The Bird Dog Name Game
According to DOGWatch, the newsletter from the Cornell University College of Veterinary Medicine, a study of close to 500,000 Veterinary Pet Insurance policies shows pet owners in general tend to prefer people names for their dogs. Currently the most popular dog names are Bella, Bailey, Max, Lucy, Molly, Buddy, Daisy, Maggie, Charlie and Sophie. This is not necessarily true, however, for hunting dog owners.
A few years ago I did some highly unscientific research on dog names. I went through one month’s records of the North American Versatile Hunting Dog Association’s test results for Natural Ability and Utility Tests, grouping dogs’ registered names into categories to look for trends. I disregarded the kennel part of each name, and I also skipped tongue-twisting German names, most of which had more than 37 letters per word. My goal was to see where hunting dog owners’ creativity led them.
Max was the most popular human name, but in the people category I discovered a curious, if not notorious, cast of characters such as Outlaw Josey Wales, Orphan Annie, Goliath, Cleopatra, Daisy Duke, Valentino, Buster Brown, DB Cooper, Jesse James, Son of Sam (!) and D’Artagnan. Owners of a more lyrical bent chose names to delight the senses, such as Rhythm of the Tide and Ray of Light. Gun names were big – Citori, Benelli, Browning, Kimber, Ruger and Red Ryder. Important hunt-related designations showed up, too: Reload, Decoy, Scout, Gunner, Hunter, Silver Bullet, Buck Shot and I Can Pointabird.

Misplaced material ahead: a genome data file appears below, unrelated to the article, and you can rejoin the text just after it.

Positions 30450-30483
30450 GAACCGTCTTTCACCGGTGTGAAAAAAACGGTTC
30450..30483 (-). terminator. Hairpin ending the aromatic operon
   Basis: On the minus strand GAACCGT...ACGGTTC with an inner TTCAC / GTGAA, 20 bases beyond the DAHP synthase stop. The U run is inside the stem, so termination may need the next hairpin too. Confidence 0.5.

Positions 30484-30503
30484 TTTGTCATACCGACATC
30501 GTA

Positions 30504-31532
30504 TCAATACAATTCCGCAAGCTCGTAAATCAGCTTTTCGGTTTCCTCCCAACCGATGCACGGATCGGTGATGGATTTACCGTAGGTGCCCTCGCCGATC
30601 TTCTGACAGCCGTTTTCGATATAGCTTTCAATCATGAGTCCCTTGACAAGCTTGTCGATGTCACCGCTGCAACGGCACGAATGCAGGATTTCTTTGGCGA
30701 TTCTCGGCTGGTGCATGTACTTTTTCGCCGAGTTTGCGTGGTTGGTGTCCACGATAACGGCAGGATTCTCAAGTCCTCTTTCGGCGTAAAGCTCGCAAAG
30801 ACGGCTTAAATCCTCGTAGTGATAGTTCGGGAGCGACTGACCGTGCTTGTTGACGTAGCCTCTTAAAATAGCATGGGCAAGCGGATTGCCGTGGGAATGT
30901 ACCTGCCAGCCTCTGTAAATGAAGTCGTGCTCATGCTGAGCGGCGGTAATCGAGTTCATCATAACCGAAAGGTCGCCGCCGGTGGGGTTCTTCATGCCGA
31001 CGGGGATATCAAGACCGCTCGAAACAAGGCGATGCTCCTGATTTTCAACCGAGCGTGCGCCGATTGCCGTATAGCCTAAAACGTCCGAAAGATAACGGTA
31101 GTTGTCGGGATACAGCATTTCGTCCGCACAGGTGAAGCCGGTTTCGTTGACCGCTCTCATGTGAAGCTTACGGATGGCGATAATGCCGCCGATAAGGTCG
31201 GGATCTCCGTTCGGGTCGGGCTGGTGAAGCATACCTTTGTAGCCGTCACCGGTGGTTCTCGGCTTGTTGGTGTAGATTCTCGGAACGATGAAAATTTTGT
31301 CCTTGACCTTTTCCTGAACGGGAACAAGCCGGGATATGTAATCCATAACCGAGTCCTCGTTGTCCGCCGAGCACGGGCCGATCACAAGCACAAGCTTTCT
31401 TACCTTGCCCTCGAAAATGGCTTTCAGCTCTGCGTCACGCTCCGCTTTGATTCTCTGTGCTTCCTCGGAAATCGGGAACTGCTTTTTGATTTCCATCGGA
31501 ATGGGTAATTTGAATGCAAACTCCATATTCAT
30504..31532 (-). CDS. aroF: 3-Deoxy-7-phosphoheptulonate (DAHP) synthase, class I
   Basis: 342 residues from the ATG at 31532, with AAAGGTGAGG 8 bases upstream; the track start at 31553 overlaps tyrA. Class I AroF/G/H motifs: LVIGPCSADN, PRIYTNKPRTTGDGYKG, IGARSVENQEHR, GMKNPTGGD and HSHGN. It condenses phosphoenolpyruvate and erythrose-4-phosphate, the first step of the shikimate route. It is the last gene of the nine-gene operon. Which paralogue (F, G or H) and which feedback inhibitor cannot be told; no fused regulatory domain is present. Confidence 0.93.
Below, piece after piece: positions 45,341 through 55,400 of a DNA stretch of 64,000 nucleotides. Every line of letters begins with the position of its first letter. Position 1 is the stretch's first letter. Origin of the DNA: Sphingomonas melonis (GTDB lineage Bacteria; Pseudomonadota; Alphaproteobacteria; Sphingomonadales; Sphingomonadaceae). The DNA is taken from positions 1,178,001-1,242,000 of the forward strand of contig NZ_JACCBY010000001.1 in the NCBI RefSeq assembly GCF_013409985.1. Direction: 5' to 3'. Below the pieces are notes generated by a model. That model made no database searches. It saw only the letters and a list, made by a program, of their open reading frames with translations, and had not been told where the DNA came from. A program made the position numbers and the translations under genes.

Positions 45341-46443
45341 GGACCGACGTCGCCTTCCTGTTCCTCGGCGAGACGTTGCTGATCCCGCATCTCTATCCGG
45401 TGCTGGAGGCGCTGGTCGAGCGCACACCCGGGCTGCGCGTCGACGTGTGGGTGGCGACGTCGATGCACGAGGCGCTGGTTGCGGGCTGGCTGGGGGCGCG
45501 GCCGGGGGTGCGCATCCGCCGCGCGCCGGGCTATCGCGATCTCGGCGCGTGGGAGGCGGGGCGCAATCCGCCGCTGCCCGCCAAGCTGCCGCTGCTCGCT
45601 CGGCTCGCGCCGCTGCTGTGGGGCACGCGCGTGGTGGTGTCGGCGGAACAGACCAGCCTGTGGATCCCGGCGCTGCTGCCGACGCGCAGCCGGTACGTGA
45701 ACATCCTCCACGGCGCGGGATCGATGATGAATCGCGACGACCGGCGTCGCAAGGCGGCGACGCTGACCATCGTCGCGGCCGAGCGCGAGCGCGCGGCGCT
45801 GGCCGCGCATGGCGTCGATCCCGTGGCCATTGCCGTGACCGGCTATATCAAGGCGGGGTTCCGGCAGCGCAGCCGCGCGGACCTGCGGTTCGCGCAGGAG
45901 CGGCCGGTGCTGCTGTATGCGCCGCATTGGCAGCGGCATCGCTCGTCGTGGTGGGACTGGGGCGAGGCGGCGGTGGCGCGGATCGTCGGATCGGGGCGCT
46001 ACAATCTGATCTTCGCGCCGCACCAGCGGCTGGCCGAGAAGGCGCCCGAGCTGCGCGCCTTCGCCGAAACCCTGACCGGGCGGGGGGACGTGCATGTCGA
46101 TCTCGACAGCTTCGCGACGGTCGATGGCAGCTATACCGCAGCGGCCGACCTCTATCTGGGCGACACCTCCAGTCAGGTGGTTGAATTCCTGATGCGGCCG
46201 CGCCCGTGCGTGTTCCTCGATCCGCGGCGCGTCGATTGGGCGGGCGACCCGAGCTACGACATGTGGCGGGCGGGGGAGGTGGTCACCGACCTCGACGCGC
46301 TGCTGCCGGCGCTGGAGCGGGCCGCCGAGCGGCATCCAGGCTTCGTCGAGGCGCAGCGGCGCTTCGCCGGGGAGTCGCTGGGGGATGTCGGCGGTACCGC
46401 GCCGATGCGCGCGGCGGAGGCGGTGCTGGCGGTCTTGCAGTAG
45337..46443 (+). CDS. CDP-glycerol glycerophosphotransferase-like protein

Good will and positive thoughts sparkled from optimistic names such as Coasting Smoothly, New Beginnings, Revelation, Feeling Groovy, Practically Perfect, Bound ‘n Determined, Symphony of Dreams, Radiance of Paradise (try to live up to that name!), Razzle Dazzle ‘Em and Amazing Grace.
EZ Come EZ Whoa apparently came pre-trained.
Power names appeared in spicy (Hot Pepper, Black Pepper, Sage Pepper), climatological (Stormbuster, Speak Thunder, Rainmaker, Perfect Storm) and downright scary (Blazing Howl). Adult beverages were a source of inspiration, as well. There were dogs named Budweiser, Zinfandel, Absolut, Rolling Rock, Bourbon Sippin Broad, and Jaegermeister.
Before drawing the totally superficial, statistically unconfirmed conclusion that hunters are inspired by notoriety, good vibes, hunting, booze and power, I checked the most recent posting of NAVHDA test scores. Sure enough, Cleopatra and Artemis filled the famous name category; Ricochet, Camouflage and Hunter were on the hunting list; and Epiphany, Ace in the Hole and Luck Be a Lady joined the positive team. Power names included High Explosive, Solar Flair and Shock & Awe, with Grey Goose and Stolichnaya at the bar.
My research is not over. I’m not sure what category Moose in the Woods belongs to. And I’ve started to wonder…what if Bucky Badger met Nothing But Trouble who was actually Born to Boogie, then found Heart’s Afire but wanted No Strings Attached when he discovered the dog Ain’t No Pussycat?
Nancy Anisfield, an outdoor photographer/writer, sporting dog enthusiast and bird hunter, serves on Pheasants Forever and Quail Forever’s National Board of Directors. She resides in Hinesburg, Vermont.
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